"The Arashi (Japanese for "storm") offers a motion similar to other square-bills, but it deflects a little differently because the lip flexes," says Bonnema. "This is another great choice around rocks, timber, and other cover—as well as in current around rock jetties and wing dams." The Arashi starts working immediately, even at slow speeds, hits its maximum depth quickly, and stays there throughout the retrieve.
Another master of deflection is the coffin-bill crank. "Specifically designed for wood, the angular coffin bill careens off to one side or flips upward, then scoots out and resumes its original action," he says. "They typically run deeper than a square-bill, in the 7-foot range." Coffin-styles also have a tighter wiggle than square-bills.
New to the stage in 2013 was Rapala's curved, "scatter" lip design, available on the company's Scatter Rap series. "This is a whole new class of lips," Bonnema says. "They produce a hunting action, constantly swimming off to one side, then the other. They're something fish haven't seen before." Available in minnowbait, shad, crank, and countdown options, the Scatter series targets depths of 4 to 9 feet.
Bonnema casts Scatter Rap Cranks virtually everywhere, but cautions that the hardest part of fishing them is not imparting any extra action. "A steady retrieve is key to let the bait do its thing," he says. "You can pause it, but for the most part, a constant moderate speed is best."
Whenever the deep game is in play, long-billed crankbaits are an option. Some anglers dredge the shallows with divers, plowing up sediment and grinding rocks and wood, but lips locked on plying the depths shine from the Postspawn Period into late fall.
"Manufacturers have gotten adept at tailoring lip widths, lengths, angles, and curvatures. You can select lures based on where the bass are, and what action you want to present," Bonnema says. He favors lips that quickly reach their running depth and maintain it as long as possible. "A rectangular dive curve is ideal—a pendulum, not so much."
Suspending baits add another variable. "When you pause a suspending bait, pressure on the lip pushes it backward, to almost face the direction it was coming from," he says. "This allows you to add a lot of actions—twitching, pausing, and pulling. It's almost like worm fishing. People like to fish crankbaits for bass fast, but don't be afraid to take your time and create your own motion with a suspender."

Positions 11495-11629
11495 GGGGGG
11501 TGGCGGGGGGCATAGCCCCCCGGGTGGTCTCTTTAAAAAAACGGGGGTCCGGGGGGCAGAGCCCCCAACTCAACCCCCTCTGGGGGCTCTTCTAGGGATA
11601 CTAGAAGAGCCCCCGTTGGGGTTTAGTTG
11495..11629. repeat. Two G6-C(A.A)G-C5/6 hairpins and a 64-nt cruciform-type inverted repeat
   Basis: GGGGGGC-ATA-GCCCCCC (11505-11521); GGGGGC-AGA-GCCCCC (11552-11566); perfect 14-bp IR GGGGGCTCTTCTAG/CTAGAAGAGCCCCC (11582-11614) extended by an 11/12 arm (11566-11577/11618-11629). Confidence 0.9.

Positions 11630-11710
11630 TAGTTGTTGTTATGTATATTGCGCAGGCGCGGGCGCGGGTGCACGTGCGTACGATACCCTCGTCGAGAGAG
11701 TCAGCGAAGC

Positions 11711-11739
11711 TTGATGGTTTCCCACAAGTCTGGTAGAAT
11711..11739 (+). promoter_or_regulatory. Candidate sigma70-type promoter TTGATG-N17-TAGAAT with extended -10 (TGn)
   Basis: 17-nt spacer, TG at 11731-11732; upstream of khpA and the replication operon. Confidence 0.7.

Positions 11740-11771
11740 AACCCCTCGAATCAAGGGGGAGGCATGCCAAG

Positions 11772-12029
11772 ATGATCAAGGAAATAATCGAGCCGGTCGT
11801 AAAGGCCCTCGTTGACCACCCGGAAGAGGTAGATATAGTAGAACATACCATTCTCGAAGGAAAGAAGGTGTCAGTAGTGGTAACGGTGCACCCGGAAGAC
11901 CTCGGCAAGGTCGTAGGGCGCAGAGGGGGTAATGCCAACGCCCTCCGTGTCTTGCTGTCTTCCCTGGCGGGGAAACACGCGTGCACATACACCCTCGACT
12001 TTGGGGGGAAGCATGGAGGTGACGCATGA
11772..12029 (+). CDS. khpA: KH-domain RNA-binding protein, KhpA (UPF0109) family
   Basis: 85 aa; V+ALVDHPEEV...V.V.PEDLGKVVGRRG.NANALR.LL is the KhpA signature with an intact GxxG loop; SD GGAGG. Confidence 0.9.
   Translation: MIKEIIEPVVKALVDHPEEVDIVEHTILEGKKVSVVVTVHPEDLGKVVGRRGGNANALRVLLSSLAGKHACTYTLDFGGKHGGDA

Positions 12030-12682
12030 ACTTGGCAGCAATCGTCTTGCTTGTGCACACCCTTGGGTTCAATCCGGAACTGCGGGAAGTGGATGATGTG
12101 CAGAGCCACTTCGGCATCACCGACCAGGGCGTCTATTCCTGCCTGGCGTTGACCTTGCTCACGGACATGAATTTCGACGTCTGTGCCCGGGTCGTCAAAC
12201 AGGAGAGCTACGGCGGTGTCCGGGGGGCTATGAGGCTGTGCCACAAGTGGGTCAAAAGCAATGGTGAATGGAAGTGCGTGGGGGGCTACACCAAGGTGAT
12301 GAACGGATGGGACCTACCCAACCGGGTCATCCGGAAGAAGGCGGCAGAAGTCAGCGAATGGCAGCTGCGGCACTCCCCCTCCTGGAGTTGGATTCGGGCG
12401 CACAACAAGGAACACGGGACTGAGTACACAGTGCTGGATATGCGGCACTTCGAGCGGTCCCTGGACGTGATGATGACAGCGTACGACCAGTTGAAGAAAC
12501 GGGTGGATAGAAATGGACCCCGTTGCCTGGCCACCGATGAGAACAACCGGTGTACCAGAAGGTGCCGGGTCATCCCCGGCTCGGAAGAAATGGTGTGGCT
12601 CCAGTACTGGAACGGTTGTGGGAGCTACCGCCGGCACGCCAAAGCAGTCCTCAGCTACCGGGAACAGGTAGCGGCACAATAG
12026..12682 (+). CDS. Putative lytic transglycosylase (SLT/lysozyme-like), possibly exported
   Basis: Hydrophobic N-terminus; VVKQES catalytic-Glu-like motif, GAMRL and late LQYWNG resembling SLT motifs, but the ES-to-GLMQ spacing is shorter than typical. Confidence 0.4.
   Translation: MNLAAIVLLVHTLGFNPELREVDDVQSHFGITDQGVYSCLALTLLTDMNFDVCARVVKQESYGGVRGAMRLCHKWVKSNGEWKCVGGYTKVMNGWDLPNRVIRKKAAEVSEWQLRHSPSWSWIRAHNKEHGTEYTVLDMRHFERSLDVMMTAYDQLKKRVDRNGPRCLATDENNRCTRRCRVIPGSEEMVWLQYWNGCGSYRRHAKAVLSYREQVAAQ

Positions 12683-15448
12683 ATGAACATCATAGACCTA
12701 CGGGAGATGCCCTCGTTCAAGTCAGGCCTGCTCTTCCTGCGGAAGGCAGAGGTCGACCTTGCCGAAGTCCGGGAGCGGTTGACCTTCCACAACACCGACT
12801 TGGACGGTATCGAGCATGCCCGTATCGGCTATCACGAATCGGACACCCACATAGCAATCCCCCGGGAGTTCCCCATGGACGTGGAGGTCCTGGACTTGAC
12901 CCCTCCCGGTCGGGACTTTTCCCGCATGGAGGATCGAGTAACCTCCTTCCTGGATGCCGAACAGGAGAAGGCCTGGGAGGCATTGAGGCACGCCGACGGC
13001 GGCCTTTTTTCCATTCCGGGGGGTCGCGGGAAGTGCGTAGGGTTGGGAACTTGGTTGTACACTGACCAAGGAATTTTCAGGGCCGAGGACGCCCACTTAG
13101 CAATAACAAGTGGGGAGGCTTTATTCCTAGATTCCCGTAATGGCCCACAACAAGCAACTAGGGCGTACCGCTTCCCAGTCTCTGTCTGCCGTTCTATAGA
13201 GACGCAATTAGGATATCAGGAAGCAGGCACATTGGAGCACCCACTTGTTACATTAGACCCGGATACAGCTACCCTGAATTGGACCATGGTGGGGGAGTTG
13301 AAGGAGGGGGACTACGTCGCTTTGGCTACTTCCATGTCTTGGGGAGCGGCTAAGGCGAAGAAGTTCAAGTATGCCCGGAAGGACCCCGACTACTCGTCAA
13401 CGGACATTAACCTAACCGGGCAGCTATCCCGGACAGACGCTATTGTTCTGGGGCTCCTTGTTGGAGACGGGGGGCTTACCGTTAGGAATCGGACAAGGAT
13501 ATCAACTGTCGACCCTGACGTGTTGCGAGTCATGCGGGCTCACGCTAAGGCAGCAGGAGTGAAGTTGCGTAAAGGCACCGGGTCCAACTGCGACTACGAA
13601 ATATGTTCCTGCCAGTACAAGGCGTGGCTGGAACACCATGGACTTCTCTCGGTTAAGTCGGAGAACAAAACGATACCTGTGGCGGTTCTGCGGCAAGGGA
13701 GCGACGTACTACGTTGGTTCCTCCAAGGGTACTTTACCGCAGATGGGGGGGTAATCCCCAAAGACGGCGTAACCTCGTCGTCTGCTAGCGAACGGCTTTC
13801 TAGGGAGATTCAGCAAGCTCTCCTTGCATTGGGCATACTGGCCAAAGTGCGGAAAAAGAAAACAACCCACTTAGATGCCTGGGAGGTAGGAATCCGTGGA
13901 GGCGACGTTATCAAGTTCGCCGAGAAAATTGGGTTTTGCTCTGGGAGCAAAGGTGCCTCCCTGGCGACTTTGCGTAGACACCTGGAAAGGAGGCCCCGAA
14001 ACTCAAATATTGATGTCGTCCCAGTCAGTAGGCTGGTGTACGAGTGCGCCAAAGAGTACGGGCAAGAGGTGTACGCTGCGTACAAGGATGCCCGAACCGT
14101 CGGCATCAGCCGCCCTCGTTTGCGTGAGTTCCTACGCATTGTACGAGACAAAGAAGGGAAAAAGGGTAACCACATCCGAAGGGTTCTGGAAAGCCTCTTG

As for maximum running depth, Bonnema recalls when 20 feet was the barrier. "Now, we have baits that hit 25 feet on a cast, without weighting," he says. He's convinced that such depth raiders open a new frontier for crankbait anglers, if only we pay attention to our lips.
Lipless rattlebaits belong in any discussion of crankbait lips, considering that their name is a bit of a misnomer— the head serves as the lip, both through weighting and design. Also called vibration baits and traps—in a nod to Bill Lewis' iconic Rat-L-Trap, which has been a staple of serious bass fans since the 1960s—these lipless wonders are versatile, easy to fish, and proven bass killers, even in brutal bites.
Lipless rattlers work throughout the water column as counting them down after splashdown, coupled with retrieve speed, allows them to achieve running depths from a couple feet below the surface into the 20-foot zone. They excel as search baits, thanks to their ability to cover water and call in bass with their often thunderous rattles and potent vibrations. But while chunking and winding catches bass, animating your retrieve ups the ante. Rip them through vegetation, bounce them off rocks, execute snap-fall cadences on bottom, pump 'em through weed clumps, and jig them in clear water. You get the idea—mix it up.
Tailor tackle to conditions. For making long casts and burning baits over shallow grass, a 7-foot medium-action casting rod armed with a high-speed reel is a good call. For deep retrieves, many anglers swear by fiberglass crankbait rods that load up without tearing hooks free. Both fluorocarbon and mono are fine choices for most lipless scenarios, though for ripping thick grass, braids shine, too.
*Dan Johnson, Harris, Minnesota, is a frequent contributor to In-Fisherman publications and director of All Creation Outdoor Media.